USA v DOTCOM - disclosure orders wrongly made
COURT OF APPEAL OF NEW ZEALAND
UNITED STATES OF AMERICA V KIM DOTCOM & ORS
(CA526/2012)  NZCA 38
This summary is provided to assist in the understanding of the Court’s judgment. It does not comprise part of the reasons for that judgment. The full judgment with reasons is the only authoritative document. The full text of the judgment and reasons can be found at www.courtsofnz.govt.nz.
The United States of America (the United States) has requested the extradition of Kim Dotcom, Finn Batato, Mathias Ortmann and Bram Van Der Kolk from New Zealand to face charges in the United States arising out of their involvement in a group of companies known as Megaupload. The United States alleges that Megaupload provided internet-based storage facilities to users to share files in criminal breach of copyright, amongst other offences.
The District Court ordered the United States prosecuting authorities to provide extensive disclosure of documents to Mr Dotcom and his associates prior to the extradition hearing, which has yet to occur. In the High Court, Winkelmann J upheld this decision.
On appeal to the Court of Appeal, the Court (Arnold, Ellen France and French JJ) has allowed the appeal and found that the disclosure orders were wrongly made.
By way of background, the Court of Appeal outlined that extradition is an important feature of international relationships. It provides a mechanism to enable the return of a suspect to the requesting state to stand trial for alleged criminal offending while at the same time seeking to ensure that the extradition process is not abused and the legitimate rights of suspects are protected. While extradition proceedings are part of the criminal justice system, they are not criminal trials, so that the full range of protections and procedures applicable to criminal trials do not apply.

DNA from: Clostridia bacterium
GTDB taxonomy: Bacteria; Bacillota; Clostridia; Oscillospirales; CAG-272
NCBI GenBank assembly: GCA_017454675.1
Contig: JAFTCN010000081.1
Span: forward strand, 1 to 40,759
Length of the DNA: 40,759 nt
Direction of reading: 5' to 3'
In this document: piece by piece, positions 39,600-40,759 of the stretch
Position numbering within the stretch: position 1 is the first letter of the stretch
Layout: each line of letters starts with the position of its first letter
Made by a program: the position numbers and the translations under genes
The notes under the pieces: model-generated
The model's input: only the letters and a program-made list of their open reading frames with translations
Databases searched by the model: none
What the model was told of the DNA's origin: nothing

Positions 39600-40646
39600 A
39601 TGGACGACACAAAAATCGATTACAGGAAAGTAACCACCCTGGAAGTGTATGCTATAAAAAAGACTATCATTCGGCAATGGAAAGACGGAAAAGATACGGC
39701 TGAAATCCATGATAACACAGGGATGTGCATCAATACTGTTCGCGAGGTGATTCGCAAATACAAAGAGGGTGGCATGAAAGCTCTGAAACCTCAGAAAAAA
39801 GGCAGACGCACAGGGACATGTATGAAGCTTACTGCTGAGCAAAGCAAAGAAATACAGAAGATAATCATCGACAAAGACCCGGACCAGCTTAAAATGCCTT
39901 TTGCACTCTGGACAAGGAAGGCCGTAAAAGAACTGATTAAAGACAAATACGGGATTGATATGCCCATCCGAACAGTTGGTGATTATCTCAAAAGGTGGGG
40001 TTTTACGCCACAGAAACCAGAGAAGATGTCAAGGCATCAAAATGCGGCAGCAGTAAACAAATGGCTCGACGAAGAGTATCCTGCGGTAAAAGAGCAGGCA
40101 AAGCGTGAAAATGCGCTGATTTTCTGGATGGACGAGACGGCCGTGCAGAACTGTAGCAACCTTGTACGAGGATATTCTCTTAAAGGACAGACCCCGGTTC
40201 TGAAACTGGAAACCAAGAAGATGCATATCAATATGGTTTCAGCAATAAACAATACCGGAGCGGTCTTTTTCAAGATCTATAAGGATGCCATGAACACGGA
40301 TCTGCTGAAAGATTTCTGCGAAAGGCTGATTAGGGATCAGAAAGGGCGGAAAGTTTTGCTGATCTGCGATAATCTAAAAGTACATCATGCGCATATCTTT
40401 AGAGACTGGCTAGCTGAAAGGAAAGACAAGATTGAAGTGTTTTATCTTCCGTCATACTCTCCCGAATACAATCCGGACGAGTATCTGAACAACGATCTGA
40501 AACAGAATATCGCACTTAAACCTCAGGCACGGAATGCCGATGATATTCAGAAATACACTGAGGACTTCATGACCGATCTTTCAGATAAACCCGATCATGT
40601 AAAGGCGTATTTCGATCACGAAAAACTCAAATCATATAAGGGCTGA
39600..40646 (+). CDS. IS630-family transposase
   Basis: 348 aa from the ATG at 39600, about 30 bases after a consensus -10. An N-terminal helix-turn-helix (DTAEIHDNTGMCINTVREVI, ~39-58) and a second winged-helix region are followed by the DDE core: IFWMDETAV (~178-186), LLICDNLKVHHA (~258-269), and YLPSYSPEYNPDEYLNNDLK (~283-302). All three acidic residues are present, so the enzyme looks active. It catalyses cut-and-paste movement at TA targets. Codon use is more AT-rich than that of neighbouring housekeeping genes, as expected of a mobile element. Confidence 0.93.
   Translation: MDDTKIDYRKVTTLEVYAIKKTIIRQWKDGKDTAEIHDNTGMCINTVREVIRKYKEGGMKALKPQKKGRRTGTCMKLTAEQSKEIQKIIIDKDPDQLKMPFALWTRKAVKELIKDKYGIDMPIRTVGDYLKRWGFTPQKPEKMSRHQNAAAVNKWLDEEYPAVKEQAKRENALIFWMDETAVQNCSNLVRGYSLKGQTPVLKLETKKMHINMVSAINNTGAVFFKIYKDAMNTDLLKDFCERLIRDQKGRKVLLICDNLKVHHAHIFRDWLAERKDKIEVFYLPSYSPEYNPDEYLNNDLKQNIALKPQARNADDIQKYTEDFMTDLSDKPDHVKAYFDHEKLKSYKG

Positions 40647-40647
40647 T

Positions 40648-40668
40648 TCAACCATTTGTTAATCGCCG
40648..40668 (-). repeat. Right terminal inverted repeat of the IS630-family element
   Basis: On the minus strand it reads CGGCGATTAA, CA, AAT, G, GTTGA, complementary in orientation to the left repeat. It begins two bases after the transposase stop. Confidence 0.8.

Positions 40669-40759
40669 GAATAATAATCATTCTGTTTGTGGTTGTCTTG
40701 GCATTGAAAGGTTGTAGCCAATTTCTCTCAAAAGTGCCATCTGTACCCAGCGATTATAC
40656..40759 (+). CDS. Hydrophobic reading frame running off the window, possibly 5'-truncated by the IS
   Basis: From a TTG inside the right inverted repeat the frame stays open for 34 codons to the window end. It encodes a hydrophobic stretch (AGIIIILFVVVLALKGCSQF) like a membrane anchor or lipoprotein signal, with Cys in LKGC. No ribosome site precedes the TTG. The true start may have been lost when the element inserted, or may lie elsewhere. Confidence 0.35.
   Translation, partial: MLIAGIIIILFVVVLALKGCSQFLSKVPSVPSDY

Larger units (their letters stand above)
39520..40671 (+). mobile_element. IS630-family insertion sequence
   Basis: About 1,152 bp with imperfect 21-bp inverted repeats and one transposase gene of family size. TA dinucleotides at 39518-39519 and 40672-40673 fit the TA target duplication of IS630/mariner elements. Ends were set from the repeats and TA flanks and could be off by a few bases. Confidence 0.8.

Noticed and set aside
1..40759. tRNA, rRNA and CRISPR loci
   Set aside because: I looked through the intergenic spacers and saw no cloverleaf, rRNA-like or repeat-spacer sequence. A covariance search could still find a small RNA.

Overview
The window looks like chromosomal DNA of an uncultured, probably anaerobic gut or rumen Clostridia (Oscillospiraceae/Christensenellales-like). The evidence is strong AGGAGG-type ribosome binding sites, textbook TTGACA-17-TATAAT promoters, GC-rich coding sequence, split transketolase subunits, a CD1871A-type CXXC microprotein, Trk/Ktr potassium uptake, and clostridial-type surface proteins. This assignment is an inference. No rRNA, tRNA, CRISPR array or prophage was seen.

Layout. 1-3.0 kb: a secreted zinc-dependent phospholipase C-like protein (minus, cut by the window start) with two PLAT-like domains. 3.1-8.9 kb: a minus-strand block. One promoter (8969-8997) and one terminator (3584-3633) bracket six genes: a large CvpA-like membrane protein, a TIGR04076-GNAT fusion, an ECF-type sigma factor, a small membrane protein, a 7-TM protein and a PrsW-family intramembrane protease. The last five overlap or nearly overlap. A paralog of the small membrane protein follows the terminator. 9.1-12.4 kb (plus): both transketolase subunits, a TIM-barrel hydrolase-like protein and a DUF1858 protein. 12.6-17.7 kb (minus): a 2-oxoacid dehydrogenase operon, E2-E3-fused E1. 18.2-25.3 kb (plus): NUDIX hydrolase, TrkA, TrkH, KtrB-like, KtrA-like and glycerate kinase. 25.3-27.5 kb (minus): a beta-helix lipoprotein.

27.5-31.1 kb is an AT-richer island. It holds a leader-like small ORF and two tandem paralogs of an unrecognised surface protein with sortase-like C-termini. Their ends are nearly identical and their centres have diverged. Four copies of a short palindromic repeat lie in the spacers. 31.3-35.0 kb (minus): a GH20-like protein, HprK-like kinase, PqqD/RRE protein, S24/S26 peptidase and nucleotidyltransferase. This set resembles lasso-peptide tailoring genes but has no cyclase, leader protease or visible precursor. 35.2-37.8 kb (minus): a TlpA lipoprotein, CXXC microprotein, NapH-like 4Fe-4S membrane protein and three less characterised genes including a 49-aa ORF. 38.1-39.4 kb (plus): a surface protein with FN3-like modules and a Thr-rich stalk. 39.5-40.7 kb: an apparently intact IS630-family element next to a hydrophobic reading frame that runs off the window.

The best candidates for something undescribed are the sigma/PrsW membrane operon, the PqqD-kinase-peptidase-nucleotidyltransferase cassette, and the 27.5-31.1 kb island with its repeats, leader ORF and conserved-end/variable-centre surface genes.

Under the Extradition Act 1999 the United States must, among other things, satisfy the District Court that there is a prima facie case against Mr Dotcom and his associates – that they have a case to answer. The United States is entitled to do this by summarising the evidence against Mr Dotcom in what is called the record of the case. The question for the Court was whether the record of the case procedure contemplated disclosure on the basis ordered by the District Court. The Court decided that it did not.
The Court of Appeal observed that the record of the case procedure was originally introduced to harmonise, modernise and improve the utility of the extradition process to the international community. Although it provides a more streamlined process, it does contain several important safeguards, such as certification requirements. Moreover, a state requesting extradition owes a duty of candour and good faith in making its request.
If suspects were entitled to extensive disclosure of documents on the basis that they wished to challenge the evidence at the extradition hearing, the procedure would lose much if not most of its efficacy. The Court stated that Parliament did not intend that to be the case. In the absence of cogent evidence to the contrary, an extradition court is entitled to expect that a requesting state will have met its obligations of candour and good faith when compiling the record of the case.
The more streamlined process does not mean that when considering the factual and legal background to an extradition application, an extradition court must accept everything said by the requesting state at face value, however. A suspect is entitled to challenge the reliability of the record of the case through evidence or argument. But, given the nature of extradition hearings, the role of the extradition court is a limited one. If further documents are required, the proper process in most cases is that the court request the Minister of Justice to seek them from the United States in accordance with the extradition treaty between the two countries.